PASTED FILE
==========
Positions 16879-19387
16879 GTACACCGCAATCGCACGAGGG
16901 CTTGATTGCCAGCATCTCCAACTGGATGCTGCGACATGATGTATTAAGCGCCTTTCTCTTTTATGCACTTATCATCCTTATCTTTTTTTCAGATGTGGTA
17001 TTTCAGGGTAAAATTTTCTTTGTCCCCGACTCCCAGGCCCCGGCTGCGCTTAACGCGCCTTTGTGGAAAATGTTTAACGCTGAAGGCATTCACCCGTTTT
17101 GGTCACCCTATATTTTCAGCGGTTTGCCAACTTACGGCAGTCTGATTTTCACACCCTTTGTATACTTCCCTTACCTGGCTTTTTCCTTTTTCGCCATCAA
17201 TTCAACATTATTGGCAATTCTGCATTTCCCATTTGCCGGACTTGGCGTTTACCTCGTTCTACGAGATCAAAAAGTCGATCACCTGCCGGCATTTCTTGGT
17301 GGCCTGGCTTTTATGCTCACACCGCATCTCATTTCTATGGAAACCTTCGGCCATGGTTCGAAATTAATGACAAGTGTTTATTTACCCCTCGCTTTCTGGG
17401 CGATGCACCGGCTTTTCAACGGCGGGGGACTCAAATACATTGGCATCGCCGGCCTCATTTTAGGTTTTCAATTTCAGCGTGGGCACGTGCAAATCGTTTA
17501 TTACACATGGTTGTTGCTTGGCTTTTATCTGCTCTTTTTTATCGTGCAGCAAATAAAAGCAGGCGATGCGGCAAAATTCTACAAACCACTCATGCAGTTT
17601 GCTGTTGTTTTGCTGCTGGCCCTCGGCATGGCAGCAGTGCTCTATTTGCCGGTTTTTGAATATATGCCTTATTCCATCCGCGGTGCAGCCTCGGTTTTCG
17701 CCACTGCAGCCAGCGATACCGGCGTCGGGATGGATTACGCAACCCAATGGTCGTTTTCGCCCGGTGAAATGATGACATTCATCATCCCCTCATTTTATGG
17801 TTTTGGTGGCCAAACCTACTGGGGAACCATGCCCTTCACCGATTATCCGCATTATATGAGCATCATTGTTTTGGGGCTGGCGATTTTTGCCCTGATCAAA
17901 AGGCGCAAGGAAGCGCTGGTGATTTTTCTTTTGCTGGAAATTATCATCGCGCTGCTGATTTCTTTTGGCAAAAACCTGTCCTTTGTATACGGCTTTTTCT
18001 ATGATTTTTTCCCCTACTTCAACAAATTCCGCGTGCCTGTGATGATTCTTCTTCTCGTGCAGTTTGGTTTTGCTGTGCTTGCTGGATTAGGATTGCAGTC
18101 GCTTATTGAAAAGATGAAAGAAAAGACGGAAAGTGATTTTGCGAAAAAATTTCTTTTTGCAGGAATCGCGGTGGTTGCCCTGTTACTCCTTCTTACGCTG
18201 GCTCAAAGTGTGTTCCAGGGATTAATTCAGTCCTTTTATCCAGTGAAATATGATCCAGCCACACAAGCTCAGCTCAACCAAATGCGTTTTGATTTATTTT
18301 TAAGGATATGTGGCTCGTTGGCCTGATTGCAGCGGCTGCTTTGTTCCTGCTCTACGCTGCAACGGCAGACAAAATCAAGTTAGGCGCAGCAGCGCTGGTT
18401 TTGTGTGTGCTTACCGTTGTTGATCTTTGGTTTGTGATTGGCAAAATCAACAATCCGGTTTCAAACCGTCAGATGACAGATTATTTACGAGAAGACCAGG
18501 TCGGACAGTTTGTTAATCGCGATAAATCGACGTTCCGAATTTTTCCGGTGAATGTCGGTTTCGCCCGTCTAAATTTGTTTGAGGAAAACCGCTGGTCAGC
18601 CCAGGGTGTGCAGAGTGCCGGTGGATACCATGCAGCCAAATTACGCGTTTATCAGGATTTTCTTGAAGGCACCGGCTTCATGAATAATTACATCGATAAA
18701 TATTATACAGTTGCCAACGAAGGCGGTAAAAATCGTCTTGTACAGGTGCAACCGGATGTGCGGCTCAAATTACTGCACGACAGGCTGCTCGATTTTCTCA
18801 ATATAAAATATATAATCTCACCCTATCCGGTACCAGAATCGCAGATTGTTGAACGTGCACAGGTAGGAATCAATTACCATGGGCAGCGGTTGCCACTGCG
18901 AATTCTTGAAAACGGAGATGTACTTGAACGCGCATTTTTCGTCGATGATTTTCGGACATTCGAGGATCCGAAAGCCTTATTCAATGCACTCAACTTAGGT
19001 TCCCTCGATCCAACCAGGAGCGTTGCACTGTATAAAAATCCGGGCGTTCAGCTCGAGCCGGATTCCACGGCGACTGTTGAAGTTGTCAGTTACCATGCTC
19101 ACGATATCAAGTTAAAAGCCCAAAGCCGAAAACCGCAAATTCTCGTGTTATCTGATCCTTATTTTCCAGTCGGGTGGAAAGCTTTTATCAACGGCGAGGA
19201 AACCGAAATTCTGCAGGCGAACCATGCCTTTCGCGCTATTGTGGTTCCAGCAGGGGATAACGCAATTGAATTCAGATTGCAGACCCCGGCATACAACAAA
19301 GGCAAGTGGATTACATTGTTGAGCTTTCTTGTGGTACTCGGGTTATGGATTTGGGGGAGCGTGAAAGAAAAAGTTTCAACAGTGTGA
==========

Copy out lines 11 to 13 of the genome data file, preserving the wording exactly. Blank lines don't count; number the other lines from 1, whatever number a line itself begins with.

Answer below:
17701 CCACTGCAGCCAGCGATACCGGCGTCGGGATGGATTACGCAACCCAATGGTCGTTTTCGCCCGGTGAAATGATGACATTCATCATCCCCTCATTTTATGG
17801 TTTTGGTGGCCAAACCTACTGGGGAACCATGCCCTTCACCGATTATCCGCATTATATGAGCATCATTGTTTTGGGGCTGGCGATTTTTGCCCTGATCAAA
17901 AGGCGCAAGGAAGCGCTGGTGATTTTTCTTTTGCTGGAAATTATCATCGCGCTGCTGATTTCTTTTGGCAAAAACCTGTCCTTTGTATACGGCTTTTTCT